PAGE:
Lion Global Dynamic Growth USD Q1 2022 commentary
|Asset classes||Stocks (developed and emerging markets), bonds (investment grade and high yield) and commodities|
|Instruments traded||ETFs and mutual funds|
|Investment style||Bottom-up research and selection of best-in-class ETFs and mutual funds|
|Quarterly return||-8.81% (net of fees)|
|Annualised volatility (since inception)||9.7%|
Global equities markets were challenged in the first quarter of 2022 as rising rates, higher oil prices and the Ukraine-Russia war raised risk averseness amongst investors. MSCI World Index was down 5.5 percent in USD terms, with Europe and Japan down 8.4 and 7.6 percent respectively.
Asia was also down about 6 percent, dragged down by Chinese equities (-14.2 percent). US equities was the best performing market, down 5.3 percent with Technology, Consumer and Communication doing badly and Financials, Energy and value stocks doing better. US 10-year treasury yields climbed from 1.51 to 2.34 percent as the Federal Reserve (Fed) remained hawkish, and economists expect 7 to 8 rate hikes this year as the Fed combats rising or elevated inflation. As yield curves continues to flatten, investors worry about an imminent recession. Bonds also registered negative returns as widening credit spreads and rising rates hurt their marked values.
During the first quarter of this year, the USD strengthened by 2.8 percent against most currencies. This, coupled with rising oil prices ($100-105/barrel), hurt emerging markets, including Asia. China’s slower economic growth and measured policy support concerned investors on the economic outlook for the Asian region. In China, the real estate sector continues to remain plagued by overleveraged companies struggling to meet their bond or debt payment obligations.
Portfolio performance (net of fees)*
|Since inception (January 2016)||76.76%|
Investment performance of the managed portfolio reflected for the period prior to the launch on 25/02/21 is simulated past performance, based on back-tested performance of portfolio components. For more detailed information, see the full disclosure in the disclaimer section of the commentary.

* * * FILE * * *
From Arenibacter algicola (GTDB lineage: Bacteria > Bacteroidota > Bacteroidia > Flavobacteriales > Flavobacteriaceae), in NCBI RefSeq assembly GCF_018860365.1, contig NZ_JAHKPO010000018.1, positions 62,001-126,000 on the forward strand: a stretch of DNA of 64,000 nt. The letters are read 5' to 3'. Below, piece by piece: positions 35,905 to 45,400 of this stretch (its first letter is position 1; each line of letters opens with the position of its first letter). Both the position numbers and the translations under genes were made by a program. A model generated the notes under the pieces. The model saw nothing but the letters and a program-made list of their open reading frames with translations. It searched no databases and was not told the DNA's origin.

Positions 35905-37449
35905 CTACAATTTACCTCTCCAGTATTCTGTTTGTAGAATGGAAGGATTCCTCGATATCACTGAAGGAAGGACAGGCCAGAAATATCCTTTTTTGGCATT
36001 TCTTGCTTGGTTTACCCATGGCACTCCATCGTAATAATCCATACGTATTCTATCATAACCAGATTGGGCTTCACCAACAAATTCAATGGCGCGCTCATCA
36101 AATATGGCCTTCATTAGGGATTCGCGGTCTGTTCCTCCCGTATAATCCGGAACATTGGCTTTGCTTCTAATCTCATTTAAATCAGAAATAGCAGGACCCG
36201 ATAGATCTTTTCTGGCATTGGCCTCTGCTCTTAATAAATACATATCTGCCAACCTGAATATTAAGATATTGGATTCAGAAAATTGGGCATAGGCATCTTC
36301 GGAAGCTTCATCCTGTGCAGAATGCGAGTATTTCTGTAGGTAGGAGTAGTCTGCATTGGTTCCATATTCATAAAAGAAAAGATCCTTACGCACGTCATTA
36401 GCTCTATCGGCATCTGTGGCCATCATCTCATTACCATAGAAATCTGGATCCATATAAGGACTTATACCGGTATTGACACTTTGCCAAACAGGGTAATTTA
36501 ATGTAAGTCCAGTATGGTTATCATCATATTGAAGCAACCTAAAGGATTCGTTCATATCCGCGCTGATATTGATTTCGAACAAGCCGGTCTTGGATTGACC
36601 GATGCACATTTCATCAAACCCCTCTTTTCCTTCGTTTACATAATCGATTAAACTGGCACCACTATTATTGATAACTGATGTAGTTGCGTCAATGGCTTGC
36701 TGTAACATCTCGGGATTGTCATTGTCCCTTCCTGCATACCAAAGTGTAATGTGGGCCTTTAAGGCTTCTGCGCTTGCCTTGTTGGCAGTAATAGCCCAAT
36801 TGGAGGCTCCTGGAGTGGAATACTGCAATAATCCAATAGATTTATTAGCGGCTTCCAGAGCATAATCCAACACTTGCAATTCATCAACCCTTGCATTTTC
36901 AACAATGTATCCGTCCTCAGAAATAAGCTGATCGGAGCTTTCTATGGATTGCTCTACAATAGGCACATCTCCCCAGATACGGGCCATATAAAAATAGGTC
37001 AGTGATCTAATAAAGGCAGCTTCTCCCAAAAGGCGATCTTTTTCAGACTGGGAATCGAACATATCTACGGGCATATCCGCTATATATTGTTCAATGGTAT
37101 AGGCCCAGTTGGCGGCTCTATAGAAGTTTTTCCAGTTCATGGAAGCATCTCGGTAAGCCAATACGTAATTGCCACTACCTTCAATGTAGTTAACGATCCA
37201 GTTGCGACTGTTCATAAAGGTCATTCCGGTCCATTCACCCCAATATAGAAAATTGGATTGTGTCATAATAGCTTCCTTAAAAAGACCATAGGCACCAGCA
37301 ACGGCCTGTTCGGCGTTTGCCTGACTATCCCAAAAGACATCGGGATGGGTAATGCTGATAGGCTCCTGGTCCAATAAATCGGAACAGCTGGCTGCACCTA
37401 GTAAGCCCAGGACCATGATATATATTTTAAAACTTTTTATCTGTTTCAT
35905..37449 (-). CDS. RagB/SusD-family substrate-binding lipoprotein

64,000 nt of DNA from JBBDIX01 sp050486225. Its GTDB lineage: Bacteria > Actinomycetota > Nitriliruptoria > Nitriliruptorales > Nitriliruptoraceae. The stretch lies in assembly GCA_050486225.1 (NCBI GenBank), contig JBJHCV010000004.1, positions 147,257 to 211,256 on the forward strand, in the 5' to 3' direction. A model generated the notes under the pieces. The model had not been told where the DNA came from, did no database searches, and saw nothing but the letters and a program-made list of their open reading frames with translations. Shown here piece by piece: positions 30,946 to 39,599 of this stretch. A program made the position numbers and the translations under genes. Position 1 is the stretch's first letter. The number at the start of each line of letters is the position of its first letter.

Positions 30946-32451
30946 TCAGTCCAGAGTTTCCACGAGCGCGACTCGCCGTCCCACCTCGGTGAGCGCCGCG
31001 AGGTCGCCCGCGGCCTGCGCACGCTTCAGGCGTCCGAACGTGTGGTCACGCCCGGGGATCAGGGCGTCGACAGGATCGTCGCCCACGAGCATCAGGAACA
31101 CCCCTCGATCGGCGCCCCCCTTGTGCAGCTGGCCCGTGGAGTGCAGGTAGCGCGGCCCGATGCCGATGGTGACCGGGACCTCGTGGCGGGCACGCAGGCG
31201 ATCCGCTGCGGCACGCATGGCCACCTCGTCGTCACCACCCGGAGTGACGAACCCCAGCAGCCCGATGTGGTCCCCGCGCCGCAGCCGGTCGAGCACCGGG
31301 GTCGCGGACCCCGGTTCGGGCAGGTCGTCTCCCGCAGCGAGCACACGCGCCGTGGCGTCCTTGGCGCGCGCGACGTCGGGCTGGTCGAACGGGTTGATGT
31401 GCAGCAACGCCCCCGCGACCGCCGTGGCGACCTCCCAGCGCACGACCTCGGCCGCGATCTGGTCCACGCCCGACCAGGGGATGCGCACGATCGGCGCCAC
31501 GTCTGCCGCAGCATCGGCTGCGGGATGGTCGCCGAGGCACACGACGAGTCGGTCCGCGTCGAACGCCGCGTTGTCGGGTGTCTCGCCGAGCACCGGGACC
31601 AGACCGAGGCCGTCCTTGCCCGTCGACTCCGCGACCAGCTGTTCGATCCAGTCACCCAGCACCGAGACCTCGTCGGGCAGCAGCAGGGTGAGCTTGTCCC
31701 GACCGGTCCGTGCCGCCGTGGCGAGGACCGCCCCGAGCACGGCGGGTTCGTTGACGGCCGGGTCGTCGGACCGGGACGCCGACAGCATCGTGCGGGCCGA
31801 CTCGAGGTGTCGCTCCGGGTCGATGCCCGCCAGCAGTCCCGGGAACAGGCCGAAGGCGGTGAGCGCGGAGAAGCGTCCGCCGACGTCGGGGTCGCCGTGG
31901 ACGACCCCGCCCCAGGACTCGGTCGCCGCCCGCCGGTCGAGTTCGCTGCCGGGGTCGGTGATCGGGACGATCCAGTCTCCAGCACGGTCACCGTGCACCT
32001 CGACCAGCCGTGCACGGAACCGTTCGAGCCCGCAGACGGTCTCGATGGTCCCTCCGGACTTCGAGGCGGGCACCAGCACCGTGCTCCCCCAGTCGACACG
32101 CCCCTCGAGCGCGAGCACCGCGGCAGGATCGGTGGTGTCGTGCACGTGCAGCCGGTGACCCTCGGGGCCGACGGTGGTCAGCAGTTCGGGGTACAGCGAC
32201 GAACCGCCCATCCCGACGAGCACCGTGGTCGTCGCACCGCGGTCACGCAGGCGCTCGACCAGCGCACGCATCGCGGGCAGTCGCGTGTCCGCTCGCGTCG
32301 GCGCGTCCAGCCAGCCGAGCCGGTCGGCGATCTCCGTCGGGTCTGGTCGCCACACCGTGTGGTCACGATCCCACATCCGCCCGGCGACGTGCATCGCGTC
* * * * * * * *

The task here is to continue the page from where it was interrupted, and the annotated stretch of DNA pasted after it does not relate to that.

Portfolio Allocation (as of 31/03/22)
Following the Fed’s March 2022 meeting, Powell indicated action on inflation and raised the possibility of more aggressive rate hikes ahead. He acknowledged that it was time for historically easy policies to end, with balance sheet reduction set to commence in May 2022. The European Central Bank also surprised markets with plans to wind down stimulus sooner than planned, but gave itself more flexibility on the timing of a potential rate hike this year amid the geopolitical uncertainty. In China, policymakers reiterated their commitment to shore up the economy. They pledged to stabilise challenged financial markets, support overseas stock listings, ease the regulatory restraints on Big Tech and implement measures to defuse risks for property developers.
Inflation may be peaking, but will remain higher for longer due to the commodity crunch and persistent supply shortages driven by a lack of capital expenditure spending. Official inflation data in the US has also yet to fully account for wage growth and rising rents. As a result, major central banks are expected to remain on the tightening path to bring down inflation. Meanwhile, there are reasons to be positive on Asia, centred on the policy pivot in China. Authorities will have to follow through on their easing pledge with concrete and substantive measures in order to bring the economy closer to the growth target of 5.5 percent. However, policy implementation takes time, and is only expected to boost economic growth in the second half of 2022. On the Russia-Ukraine conflict, the potential outcomes of the war vary greatly. Prospects of a quick resolution appear dim for now and the war seems to be entering a stalemate phase.